Ever the crowd pleaser, Jay-Z's energetic set also made nods to some of the popular artists at the time, such as Amy Winehouse and The Prodigy, as well as acts who he worked with such as Rihanna.

See Jay-Z's Glastonbury 2008 setlist below:

1. Wonderwall (Oasis cover)
2. 99 Problems (AC/DC, Back in Black, instrumental)
3. Is That Yo Bitch (The Prodigy, Firestarter, instrumental)
4. Smack My Bitch Up (The Prodigy cover)
5. Rehab (Amy Winehouse cover)
6. Takeover
7. U Don't Know
8. Say Hello
9. Roc Boys (And the Winner Is ...)
10. I Know
11. A Billi
12. Blue Magic
13. Public Service Announcement
14. Dirt off Your Shoulder (Linkin' Park instrumental)
15. N***a What, N***a Who (Originator 99)
16. Izzo (H.O.V.A.)
17. Can I Get A...
18. Mundian to Bach Ke (Beware of the Boys) (Panjabi MC cover)
19.I Just Wanna Love U (Give It 2 Me)
20. Show Me What You Got
21. Excuse Me Miss
22. Song Cry
23. Girls, Girls, Girls
24. American Boy (Estelle cover)
25. Umbrella (Rihanna cover)
26. Big Pimpin'
27. Hard Knock Life (Ghetto Anthem)
28. Heart of the City (Ain't No Love) (U2, Sunday Bloody Sunday, Instrumental)
29. Encore (Linkin Park instrumental)

What was the legacy of Jay-Z's headline performance at Glastonbury 2008?

Jay-Z's set went down as one of the most memorable Glastonbury performances in recent years.

The rapper managed to win the crowd over by paying tribute with one of the most famous songs in British history, while silencing his most vocal and famous critic.

In one fail swoop the New York rapper proved he had not only the wit and the charm to impress British crowds at the Pyramid Stage, but that rappers could pull off memorable and electrifying performances at a traditionally guitar-based festival.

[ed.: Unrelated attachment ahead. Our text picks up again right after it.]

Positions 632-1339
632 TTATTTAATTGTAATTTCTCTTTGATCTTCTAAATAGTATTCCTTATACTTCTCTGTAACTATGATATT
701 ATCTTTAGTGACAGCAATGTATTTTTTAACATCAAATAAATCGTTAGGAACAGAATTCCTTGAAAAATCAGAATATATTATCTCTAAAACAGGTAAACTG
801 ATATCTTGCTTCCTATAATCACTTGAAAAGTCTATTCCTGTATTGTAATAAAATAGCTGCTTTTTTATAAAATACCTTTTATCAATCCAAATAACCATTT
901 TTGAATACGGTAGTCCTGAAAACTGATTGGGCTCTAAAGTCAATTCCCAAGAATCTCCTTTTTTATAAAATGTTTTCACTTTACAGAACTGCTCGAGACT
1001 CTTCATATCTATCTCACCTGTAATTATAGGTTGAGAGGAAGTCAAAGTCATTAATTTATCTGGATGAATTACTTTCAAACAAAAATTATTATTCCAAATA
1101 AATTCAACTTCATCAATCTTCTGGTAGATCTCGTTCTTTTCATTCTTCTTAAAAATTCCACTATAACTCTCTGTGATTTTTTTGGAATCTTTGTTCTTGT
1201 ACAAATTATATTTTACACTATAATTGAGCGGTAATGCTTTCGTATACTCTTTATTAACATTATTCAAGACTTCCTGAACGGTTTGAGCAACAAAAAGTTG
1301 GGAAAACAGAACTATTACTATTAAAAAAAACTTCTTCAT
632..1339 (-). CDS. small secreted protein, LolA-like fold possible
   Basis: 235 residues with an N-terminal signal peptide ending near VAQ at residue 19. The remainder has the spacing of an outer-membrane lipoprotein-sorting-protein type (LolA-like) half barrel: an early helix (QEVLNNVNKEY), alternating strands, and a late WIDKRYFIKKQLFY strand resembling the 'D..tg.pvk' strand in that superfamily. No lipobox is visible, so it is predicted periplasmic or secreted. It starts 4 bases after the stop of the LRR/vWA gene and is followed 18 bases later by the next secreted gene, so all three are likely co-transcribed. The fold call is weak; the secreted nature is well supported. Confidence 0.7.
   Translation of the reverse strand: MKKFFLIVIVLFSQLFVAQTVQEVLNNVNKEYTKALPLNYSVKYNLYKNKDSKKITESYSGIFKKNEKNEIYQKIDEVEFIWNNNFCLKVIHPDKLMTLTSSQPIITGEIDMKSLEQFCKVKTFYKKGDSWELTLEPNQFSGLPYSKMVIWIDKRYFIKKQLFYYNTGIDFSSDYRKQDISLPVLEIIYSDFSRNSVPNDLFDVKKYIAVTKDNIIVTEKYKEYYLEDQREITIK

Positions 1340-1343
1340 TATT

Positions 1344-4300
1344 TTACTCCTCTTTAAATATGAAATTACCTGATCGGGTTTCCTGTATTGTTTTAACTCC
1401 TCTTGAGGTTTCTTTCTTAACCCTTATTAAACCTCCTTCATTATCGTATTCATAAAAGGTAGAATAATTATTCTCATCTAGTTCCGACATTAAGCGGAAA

Most importantly, Jay-Z's performance arguably went on to change how we see British festivals today.

His set became the framework for how to play a Glastonbury or festival headline set, and led to more bookings of rap and hip-hop acts at festivals on the whole.

He also paved the way for more mainstream artists to take to the main stage, ushering in headline sets at the festival from his wife Beyonce (2011), Kanye West (2015) and Adele (2016).

And undoubtedly, Stormzy - the first black British rapper to headline Glastonbury - knows he owes a debt of gratitude to Jay-Z, who forever changed our ideas about the kind of artist who could feature on the top slot at the Pyramid Stage.

While he was teasing his own performance last year, Stormzy even shared an Instagram story which paraphrased Gallagher's old quote, thus suggesting he's well aware of who came before him.

Stormzy performing on the Pyramid Stage during Glastonbury 2019
Stormzy performing on the Pyramid Stage during Glastonbury 2019. Picture: Yui Mok/PA Archive/PA Images

Was Jay-Z Glastonbury's first black headliner?

Definitely not. And Stormzy wasn't even the first black British artist to top the bill. When the news that the Vossi Bop star was to close the Friday night, he took to Twitter, writing: "I am the first black British artist to headline Glastonbury".

He was quickly corrected by Skunk Anansie singer Skin, who had fronted the band as they topped the Pyramid Stage bill on the Sunday night in 1999.

She posted: "Sorry Stormzy but we beat you to it in 1999! 20 years ago! And while we’re on topic, I was the first black Woman too!"

Skin performing with Skunk Anansie at Glastonbury 1999
Skin performing with Skunk Anansie at Glastonbury 1999. Picture: PA/PA Archive/PA Images

The grime star later apologised saying “no disrespect intended and MASSIVE salute to you!”

But Skin - who was born Deborah Anne Dyer in Brixton, South London - has explained that she was more rattled by another superstar’s claim.

She told The Guardian: “If I’m really honest, I was way more irritated when Beyoncé said she was the first black woman."

The former Destiny's Child star headlined Glastonbury on the final night in 2011.

Skin continued: “I really like Stormzy and I think he does a lot of good. I would never tear that guy down and I would never start a beef and take that moment away from him. But I had to stick up for myself.”

READ MORE: The worst Glasotnbury headliners ever